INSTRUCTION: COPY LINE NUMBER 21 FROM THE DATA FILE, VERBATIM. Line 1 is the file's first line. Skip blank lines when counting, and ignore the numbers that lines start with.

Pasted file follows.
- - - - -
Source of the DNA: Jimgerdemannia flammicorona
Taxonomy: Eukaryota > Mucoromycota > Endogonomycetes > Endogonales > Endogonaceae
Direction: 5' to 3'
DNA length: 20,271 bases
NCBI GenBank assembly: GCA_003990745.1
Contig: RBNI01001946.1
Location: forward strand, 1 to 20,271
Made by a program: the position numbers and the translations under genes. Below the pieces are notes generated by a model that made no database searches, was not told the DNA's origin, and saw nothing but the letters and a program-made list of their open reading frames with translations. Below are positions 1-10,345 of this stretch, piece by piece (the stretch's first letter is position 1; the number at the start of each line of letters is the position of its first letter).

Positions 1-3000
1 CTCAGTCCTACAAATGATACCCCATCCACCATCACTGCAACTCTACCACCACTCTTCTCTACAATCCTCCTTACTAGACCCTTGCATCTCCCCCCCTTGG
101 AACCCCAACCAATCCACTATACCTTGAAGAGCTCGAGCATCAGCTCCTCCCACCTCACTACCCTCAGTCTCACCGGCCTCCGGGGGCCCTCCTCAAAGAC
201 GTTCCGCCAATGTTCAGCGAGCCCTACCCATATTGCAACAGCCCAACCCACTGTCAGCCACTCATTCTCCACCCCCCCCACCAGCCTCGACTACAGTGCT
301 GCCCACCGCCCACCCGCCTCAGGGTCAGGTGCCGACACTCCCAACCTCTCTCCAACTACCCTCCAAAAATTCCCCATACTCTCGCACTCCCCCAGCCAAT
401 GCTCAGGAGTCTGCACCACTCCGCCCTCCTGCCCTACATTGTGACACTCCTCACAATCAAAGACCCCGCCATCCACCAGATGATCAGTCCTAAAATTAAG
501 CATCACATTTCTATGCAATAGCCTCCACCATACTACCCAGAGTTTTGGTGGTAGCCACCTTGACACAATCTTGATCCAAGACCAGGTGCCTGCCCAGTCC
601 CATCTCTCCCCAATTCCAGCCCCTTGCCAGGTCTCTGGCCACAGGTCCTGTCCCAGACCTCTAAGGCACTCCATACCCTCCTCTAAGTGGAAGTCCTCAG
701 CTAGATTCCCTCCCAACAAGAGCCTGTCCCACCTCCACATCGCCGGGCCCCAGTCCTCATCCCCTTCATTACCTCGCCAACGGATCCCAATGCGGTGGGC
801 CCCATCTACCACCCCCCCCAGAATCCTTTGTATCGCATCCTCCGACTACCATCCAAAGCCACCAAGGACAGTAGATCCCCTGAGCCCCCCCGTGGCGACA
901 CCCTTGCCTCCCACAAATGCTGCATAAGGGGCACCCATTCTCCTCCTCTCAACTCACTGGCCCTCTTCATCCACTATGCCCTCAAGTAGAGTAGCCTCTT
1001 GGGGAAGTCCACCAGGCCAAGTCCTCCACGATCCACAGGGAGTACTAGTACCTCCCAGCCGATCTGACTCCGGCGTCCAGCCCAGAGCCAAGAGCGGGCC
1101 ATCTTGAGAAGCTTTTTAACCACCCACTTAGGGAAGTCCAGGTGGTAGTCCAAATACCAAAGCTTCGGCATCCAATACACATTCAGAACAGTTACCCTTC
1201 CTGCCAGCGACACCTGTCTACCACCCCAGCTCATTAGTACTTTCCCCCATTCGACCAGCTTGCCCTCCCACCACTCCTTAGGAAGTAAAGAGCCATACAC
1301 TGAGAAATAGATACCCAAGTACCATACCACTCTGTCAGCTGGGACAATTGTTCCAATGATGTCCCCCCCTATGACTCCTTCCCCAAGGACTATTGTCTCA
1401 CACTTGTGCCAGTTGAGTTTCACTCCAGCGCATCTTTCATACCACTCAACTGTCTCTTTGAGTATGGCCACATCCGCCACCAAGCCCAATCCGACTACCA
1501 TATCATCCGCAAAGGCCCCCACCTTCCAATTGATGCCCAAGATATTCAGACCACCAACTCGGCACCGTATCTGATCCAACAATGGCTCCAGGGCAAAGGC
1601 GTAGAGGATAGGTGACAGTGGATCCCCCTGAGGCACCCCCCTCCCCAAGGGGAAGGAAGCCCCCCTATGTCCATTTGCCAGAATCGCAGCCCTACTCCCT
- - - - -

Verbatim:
1101 ATCTTGAGAAGCTTTTTAACCACCCACTTAGGGAAGTCCAGGTGGTAGTCCAAATACCAAAGCTTCGGCATCCAATACACATTCAGAACAGTTACCCTTC